The Winnipeg Jets were counting on a big assist from both the federal government and National Hockey League. Instead, the club has been given the cold shoulder and shut out, learning the hard way that cross-border trades during a global pandemic aren't as simple as they'd hoped.
And that has them silently stewing, believing they are victims of an uneven playing field that has put them at a competitive disadvantage.
Patrik Laine was given a hero's welcome as he landed on a private charter in Columbus after obtaining his work visa last weekend, greeted by a huge Finnish billboard and spending just 48 hours in COVID-19 protocol before getting the green light to make his Blue Jackets debut earlier this week. Jack Roslovic didn't have to wait at all to jump into the lineup of his hometown team, with four games already under his belt.
And Pierre-Luc Dubois? He's only met his new teammates through Zoom and hasn't touched a sheet of ice in the 13 days since the blockbuster deal went down. The 22-year-old Quebec product remains under mandatory lockdown here in Winnipeg and isn't eligible to emerge from quarantine until Friday night.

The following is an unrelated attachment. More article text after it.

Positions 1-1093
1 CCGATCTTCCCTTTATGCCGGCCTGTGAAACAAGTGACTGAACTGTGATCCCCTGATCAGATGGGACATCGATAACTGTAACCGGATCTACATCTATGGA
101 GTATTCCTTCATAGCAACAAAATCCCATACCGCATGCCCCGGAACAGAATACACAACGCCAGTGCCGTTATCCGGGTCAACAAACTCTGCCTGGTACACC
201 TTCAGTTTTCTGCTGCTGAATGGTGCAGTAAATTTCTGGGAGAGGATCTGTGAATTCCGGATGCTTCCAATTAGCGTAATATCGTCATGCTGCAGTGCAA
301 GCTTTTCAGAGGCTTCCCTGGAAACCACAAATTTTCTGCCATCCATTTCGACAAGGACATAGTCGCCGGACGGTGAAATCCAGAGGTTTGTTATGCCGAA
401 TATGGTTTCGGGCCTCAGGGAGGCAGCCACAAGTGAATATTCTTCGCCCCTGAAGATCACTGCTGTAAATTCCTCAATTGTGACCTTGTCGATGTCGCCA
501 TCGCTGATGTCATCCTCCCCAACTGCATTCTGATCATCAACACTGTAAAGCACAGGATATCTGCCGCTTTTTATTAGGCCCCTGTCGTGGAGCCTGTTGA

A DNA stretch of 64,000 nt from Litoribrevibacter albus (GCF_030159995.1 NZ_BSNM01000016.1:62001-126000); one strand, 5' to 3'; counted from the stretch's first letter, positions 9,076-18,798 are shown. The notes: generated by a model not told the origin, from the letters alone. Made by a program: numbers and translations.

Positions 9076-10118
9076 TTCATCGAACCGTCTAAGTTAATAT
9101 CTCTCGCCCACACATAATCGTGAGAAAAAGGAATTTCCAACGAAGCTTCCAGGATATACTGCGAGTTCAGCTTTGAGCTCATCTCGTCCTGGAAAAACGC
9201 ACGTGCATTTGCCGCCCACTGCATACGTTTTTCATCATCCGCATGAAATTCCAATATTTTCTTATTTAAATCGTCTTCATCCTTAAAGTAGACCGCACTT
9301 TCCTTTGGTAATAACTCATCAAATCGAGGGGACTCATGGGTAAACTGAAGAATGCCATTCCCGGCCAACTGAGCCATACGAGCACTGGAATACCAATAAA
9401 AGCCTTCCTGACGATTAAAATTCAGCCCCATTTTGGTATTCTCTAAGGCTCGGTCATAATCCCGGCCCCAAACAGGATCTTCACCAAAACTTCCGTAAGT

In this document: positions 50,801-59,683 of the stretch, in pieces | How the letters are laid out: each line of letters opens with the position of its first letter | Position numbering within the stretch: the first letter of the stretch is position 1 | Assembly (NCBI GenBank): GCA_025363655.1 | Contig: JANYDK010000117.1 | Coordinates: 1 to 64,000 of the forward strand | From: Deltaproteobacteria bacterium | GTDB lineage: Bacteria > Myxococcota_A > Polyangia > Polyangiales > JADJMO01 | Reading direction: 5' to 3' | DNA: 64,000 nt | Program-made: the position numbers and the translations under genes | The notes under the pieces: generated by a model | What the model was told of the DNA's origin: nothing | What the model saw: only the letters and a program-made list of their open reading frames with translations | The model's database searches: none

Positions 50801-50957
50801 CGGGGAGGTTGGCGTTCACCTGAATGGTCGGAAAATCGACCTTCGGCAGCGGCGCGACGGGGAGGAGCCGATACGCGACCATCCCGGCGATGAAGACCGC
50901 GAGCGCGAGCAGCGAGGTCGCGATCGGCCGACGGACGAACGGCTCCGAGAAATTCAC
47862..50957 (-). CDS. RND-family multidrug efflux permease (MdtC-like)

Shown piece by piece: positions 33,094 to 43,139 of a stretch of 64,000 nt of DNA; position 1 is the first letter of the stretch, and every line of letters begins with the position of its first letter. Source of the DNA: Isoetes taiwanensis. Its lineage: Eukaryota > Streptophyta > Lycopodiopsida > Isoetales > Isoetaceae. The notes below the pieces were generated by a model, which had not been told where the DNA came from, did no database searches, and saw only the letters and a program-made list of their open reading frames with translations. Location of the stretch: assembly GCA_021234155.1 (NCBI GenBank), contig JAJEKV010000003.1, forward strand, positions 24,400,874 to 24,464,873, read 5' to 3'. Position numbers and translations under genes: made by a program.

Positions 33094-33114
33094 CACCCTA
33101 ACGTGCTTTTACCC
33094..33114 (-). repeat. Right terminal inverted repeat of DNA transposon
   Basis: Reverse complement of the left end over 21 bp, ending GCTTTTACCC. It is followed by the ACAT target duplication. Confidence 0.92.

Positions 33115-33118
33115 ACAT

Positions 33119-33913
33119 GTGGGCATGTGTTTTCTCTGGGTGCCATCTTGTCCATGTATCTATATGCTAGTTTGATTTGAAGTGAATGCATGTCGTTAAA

That will delay his first game with the Jets until they return to action next Tuesday in Calgary, and only if Dubois can quickly get up to speed after such a prolonged stretch away from the rink. By then, Roslovic and Laine will have skated for six and three games respectively. Dubois, meanwhile, will have watched Winnipeg play at least seven times without him.
Is that right? From a pure hockey perspective, absolutely not. But you'll forgive the folks in Ottawa if the wants of the Winnipeg Jets aren't very high on their priority list right now. They have bigger fish to fry than worrying about the number of days a multi-millionaire athlete has to wait before he can continue to play a game for a living.
And I'll happily take our country's way of handling COVID-19 over the debacle we've seen south of the border. Just look at the fact 18 NHL games have already been postponed involving U.S. teams barely three weeks into the season. New Jersey currently has more than a dozen players in protocol, while Minnesota and Buffalo are also dealing with outbreaks. Dallas, Carolina, Vegas and Washington have also been hit hard.